Psycholinguistics 130, Fall 2006 Harvard University

Lecturer: Dr. Peggy Li Email: Office: Boylston Hall 303 Office Hours: Mondays 10-12 and by appointment TF: Dr. Mathieu Le Corre Email: Office: Shannon Hall 214 Office Hours: TBA TF: Elena Zinchenko Email: Office: Office Hours: TBA

Course Descriptions
The capacity for language sets the human mind apart from all other minds, both natural and artificial, and so contributes critically to making us who we are. In this course, we ask several fundamental questions about the psychology of language: How do we understand and produce it, seemingly without effort? How do children acquire it so quickly and so accurately? What is the relationship between language and thought? Why did language evolve? And to what extent is the capacity for language special, and to what extent is it the product of general cognitive machinery?

Aims of the Course
• • • To introduce you to some of the central questions in the psycholinguistics To introduce you to some of the ways in which researchers go about answering those questions. To increase your comfort and proficiency with reading and discussing research in this area.

Readings are on reserve at the Lamont library and can be downloaded through links from the course website. Please be sure to check the syllabus for reading assignments. Recommended Textbook: D.W. Carroll, Psychology of Language (4th edition)

• • • Participation: 30% Mid-term exam: 30% -- November 2nd Final exam: 40% (Cumulative Content)

Participation grade will be determined by your contribution to discussions in class and in sections as well as postings on the course website.

The exams will ask you to synthesize material from the readings and from our discussions. You will not be required to know the minutiae of each experiment we consider, but rather to understand the Big Picture. You should be prepared to explain the importance the questions that we explore; to understand how these questions have been (or could be) answered; to evaluate the strengths and weaknesses of the evidence which bears on those questions; and to apply your knowledge to new questions. Both exams will be open-book. In order to help you study: • Sample exam questions will be posted on the course website. • One week prior to the midterm and the last day of class, you will be asked to submit exam questions which I will try to incorporate into the actual exam. To do so, you are to team up in groups of 3-4 students, list 5 major points covered in the course, and submit 5 short essay questions. You will be graded on the relevance and the quality of the questions you submit. For the midterm, they will count for 1/3 of your final midterm grade. For the final, they will count for 1/4 of your final exam grade.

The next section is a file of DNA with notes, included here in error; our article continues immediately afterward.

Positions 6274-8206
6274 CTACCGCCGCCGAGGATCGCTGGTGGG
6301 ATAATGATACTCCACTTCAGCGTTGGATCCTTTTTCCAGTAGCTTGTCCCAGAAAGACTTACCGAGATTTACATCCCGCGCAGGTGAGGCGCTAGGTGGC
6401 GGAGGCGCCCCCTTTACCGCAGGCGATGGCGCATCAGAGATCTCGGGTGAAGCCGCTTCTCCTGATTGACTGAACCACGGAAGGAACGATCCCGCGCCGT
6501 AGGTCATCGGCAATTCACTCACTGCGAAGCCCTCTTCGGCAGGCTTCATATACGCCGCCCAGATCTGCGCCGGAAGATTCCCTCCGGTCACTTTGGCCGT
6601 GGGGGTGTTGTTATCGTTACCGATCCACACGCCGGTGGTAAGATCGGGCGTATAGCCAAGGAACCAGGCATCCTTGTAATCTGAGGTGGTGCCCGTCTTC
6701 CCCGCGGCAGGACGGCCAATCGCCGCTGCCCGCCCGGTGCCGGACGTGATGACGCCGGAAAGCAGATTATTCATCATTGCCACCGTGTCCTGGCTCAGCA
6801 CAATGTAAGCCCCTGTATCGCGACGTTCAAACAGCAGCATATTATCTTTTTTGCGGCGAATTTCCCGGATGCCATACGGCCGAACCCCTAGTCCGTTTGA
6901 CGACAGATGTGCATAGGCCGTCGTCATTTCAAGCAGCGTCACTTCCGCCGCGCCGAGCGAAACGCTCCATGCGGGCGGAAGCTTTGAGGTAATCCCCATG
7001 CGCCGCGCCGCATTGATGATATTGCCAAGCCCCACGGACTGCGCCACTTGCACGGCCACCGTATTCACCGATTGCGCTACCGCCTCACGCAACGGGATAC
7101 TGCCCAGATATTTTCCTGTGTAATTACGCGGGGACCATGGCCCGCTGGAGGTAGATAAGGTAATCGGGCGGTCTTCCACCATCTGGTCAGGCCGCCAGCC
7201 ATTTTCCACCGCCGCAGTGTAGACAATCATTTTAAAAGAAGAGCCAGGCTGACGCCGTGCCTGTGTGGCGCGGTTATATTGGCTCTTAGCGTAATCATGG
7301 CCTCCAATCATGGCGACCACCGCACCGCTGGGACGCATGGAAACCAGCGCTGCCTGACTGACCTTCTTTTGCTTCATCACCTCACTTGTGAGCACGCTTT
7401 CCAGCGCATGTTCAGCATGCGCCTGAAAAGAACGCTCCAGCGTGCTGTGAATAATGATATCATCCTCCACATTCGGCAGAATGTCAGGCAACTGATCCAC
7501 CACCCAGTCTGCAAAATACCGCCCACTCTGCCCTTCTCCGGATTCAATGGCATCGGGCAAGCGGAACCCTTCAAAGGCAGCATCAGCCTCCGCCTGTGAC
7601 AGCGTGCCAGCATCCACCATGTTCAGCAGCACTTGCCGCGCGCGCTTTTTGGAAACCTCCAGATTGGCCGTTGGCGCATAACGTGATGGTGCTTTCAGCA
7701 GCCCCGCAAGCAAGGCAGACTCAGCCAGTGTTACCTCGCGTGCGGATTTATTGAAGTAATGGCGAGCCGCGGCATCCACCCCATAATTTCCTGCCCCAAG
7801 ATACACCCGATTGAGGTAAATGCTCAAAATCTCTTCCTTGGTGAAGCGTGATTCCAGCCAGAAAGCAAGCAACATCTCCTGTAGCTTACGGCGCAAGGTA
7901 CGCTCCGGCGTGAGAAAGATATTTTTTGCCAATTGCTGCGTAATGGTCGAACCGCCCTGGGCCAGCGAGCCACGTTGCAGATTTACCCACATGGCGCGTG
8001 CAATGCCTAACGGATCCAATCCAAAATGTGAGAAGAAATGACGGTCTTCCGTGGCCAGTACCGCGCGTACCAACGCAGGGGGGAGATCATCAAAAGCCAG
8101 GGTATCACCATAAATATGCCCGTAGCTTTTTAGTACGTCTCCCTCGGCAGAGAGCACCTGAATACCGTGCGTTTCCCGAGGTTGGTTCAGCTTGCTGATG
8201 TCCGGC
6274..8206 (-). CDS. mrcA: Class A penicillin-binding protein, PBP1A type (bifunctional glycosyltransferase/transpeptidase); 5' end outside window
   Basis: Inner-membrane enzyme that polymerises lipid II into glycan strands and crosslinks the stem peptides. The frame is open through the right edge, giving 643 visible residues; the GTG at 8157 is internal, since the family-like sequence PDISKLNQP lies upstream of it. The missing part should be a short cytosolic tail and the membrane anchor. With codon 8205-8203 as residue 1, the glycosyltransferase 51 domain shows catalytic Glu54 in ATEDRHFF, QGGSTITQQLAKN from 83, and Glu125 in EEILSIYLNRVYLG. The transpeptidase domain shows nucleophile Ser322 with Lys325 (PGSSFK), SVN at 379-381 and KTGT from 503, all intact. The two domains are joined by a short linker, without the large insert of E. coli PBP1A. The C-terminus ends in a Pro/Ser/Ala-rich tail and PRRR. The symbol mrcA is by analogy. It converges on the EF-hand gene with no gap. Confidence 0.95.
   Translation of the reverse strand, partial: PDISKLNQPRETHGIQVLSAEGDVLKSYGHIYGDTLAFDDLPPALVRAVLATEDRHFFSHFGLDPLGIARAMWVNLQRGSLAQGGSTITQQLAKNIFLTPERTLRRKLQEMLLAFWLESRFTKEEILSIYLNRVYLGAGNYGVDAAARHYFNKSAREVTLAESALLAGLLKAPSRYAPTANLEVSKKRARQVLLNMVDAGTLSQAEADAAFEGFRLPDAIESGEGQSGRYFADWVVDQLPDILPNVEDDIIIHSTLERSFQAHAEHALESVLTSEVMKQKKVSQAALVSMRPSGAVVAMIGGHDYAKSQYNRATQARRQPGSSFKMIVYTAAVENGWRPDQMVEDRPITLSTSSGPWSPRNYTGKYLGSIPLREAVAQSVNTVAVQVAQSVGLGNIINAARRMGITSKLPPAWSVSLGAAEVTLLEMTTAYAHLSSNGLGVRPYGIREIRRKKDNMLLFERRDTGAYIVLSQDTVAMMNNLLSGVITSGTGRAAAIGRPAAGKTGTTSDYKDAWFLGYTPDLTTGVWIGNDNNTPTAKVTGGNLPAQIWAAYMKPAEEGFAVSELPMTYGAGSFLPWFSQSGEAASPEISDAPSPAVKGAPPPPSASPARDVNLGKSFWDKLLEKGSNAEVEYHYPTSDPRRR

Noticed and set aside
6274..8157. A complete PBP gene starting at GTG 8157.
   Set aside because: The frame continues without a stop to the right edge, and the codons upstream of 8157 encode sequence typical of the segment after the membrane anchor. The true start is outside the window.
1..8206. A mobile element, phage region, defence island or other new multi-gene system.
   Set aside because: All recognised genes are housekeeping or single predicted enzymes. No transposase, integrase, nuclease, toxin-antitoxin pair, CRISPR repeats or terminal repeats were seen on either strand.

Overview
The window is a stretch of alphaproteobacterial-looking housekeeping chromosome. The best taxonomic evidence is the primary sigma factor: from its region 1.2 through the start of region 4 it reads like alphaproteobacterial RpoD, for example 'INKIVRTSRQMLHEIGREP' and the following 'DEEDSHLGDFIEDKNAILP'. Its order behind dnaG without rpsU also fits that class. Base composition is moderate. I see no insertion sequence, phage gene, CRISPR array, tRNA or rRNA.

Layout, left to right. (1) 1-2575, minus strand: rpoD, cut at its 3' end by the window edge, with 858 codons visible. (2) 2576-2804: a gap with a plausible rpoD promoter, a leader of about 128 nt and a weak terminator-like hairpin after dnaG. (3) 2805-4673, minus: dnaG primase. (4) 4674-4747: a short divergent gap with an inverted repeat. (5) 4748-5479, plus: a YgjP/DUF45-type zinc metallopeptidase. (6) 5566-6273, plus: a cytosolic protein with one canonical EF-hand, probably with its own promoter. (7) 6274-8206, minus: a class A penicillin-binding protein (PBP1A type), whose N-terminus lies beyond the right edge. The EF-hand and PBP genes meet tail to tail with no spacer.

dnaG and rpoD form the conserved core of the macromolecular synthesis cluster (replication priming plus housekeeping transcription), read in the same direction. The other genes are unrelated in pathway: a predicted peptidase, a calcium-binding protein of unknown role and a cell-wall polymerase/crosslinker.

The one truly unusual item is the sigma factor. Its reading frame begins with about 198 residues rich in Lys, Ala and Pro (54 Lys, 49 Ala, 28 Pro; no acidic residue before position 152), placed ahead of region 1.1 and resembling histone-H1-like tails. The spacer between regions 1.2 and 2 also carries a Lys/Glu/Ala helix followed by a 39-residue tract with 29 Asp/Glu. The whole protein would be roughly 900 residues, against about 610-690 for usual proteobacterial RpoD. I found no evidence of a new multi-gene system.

Extra Credit
Extra credit will be offered to bump borderline grades up one notch (e.g., B+ to A-; C- to C). You may choose from one of two options. For one option, you will need to participate in a psycholinguistic experiment (check out for studies). Then to receive credit, write a short paper (6 double spaced pages) on what the study is testing, your predictions of the results, and your experience as the participant. Alternatively, you could instead write a paper following up on a topic covered in the class (10 double spaced pages). Incoherent papers will not count for extra credit.

(subject to change)
Date September 19 September 21 September 26 September 28 October 3 October 5 October 10 October 12 October 17 October 19 October 24 October 26 October 31 November 2 November 7 November 9 November 14 November 16 November 21 November 28 November 30 December 5 December 7 December 12 December 14 December 19 Preliminaries Language design Language and the brain Bioprogram for language learning Bioprogram for language learning Speech Perception Speech Perception Lexical access Lexical access How we understand sentences How we understand sentences How we understand sentences How we speak Midterm How we speak Meaning Meaning Pragmatics & Language in Use Pragmatics & Language in Use Language Acquisition Language Acquisition Bilingualism Bilingualism Other animals and Language Evolution of language Language and thought Carroll (2004) Chapter 13 pp. 361-374 Seyfarth & Cheney (1992) Pullum (1991); Anna Shusterman (Guest Lecturer) MITEC: Pragmatics, Presuppositions, Implicatures Clark (1992) Introduction Fisher & Gleitman (2002) Gleitman et al. (2005) TBA: Mathieu Le Corre (Guest Lecturer) Bock (1995) Harley (1995) Chapter 6 Ferreira & Clifton (1998), Trueswell, Tanenhaus, & Garnsey (1994) MacDonald et al. (1994) Bock (1995) Topic Readings Carroll (2004) Chapter 1 Carroll (2004) Chapter 2 Carroll (2004) Chapter 13 pp. 338-361 Gleitman & Newport (1995) MITEC: Critical Period in Language Development Miller (1990) Werker (1995) Carroll (2004) Chapter 4

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